Whether or not the government manage to negotiate a FTA with the EU, the number of Customs declarations will rocket from the current 50m to 200-250m a year, with a further 125m security forms being processed every year. HMRC’s customs agent list is short by tens of thousands.
HMRC have started compiling and publishing a list of customs agents, including Metro, in preparation for the UK fully leaving the EU, at the end of the transition period, on the 31st December 2020.
However, Robert Keen, director-general of the British International Freight Association (BIFA), the industry group that is the main provider of customs training in the UK, said the country was falling “many thousands short” of the target.
BIFA has put just 1,298 people through its online customs declaration training in 2019, with a further 244 online courses completed by February, but in March and April there were only 96 enrolments, a drop attributed to the coronavirus crisis.
“From 1st January 2021; Metro has the experience, processes and HMRC approval to move your European import and exports through any port of arrival without delay”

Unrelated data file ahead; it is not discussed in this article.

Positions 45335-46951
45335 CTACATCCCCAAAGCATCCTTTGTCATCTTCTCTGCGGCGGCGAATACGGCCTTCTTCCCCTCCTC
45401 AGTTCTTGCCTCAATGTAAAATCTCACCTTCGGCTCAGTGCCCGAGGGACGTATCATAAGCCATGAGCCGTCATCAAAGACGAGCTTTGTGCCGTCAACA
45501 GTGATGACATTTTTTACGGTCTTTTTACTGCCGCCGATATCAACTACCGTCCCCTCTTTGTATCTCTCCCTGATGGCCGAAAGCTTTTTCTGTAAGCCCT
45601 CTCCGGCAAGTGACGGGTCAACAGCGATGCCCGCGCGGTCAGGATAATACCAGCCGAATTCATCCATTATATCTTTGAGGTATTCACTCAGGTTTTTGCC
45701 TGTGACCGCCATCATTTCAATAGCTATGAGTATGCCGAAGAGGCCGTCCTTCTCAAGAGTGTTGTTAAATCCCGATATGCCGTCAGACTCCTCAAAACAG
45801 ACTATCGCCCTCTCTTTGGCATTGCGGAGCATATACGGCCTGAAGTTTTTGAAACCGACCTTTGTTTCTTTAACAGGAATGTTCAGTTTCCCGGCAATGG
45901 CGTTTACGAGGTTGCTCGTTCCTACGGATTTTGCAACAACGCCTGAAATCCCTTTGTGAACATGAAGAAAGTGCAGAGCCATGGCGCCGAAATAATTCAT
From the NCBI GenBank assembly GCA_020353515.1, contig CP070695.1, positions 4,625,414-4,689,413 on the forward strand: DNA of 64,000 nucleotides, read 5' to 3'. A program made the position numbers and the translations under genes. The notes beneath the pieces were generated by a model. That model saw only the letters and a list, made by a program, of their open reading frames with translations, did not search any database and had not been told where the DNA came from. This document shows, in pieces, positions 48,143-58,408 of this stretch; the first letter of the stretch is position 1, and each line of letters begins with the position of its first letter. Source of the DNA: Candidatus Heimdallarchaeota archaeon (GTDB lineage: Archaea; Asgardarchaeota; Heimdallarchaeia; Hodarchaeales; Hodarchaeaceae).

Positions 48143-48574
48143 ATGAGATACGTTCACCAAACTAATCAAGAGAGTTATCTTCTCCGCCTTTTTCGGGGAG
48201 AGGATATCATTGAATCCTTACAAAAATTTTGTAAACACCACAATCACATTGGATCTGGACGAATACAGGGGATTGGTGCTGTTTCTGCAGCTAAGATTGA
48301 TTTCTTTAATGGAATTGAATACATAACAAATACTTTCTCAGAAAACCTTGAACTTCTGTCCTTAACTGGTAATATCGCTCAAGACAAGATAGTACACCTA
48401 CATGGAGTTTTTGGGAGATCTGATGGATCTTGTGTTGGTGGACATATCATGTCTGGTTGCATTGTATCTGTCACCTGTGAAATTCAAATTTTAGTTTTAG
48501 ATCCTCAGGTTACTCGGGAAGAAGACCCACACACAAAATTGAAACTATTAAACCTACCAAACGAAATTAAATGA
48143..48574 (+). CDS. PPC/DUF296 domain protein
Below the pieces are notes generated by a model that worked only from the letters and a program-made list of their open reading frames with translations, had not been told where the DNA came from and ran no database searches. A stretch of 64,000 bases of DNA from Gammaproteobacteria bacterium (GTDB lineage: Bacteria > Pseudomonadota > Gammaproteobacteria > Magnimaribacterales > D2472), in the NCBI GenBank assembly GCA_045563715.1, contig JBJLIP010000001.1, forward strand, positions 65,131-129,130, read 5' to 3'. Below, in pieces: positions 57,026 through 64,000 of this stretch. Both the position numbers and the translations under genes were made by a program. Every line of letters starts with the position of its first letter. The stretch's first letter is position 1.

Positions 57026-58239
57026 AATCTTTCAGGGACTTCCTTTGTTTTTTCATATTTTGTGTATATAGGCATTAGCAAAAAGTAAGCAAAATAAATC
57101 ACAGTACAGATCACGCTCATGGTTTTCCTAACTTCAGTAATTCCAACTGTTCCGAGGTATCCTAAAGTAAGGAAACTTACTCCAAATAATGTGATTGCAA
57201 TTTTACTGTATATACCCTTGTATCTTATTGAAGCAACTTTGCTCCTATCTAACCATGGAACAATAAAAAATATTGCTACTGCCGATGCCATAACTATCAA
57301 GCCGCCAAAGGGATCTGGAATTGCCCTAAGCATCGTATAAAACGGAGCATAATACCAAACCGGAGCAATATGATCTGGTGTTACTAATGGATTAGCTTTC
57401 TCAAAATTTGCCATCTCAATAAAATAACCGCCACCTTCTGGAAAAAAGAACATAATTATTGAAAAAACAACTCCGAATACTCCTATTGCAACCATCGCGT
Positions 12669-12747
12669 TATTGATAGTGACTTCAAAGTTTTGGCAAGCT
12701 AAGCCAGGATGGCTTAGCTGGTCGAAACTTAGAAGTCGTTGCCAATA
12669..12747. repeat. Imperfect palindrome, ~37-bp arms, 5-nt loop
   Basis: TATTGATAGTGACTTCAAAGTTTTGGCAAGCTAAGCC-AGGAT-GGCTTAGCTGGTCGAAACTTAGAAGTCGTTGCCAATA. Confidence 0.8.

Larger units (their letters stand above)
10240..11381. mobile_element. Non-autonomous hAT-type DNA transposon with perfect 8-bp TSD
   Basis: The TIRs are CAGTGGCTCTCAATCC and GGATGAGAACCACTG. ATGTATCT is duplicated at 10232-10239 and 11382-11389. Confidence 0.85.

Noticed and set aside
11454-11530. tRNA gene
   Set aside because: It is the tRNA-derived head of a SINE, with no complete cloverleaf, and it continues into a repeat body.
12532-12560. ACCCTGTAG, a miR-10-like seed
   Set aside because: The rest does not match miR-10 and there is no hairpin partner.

Industry insiders said that many of those who had taken up training were already working in customs and were taking advantage of grants to enhance existing skills, rather than bringing new capacity to the industry.
Another 870 courses have been completed at an online customs academy set up by the government with the Institute of Export and International Trade.
But these number pale into insignificance, when the National Audit Office estimates that 145,000 UK businesses could need to complete customs formalities for the first time from next January, leading to an additional 250m customs declarations a year.
On average, given the complexity of many transactions, an experienced customs agent will complete around 20 clearances a day, or 4,000 a year.
Extrapolating 200m extra declarations, at a productivity rate of 4,000 per year equates to 50,000 staff needed on day one, and probably more.
BIFA’s Mr Keen has warned MPs that it took “at least a year” to train a customs agent to handle “routine inquiries” given the complexity of the forms. But with just six months to go until the new customs regime comes into force, concerns are now growing about the country’s levels of preparedness.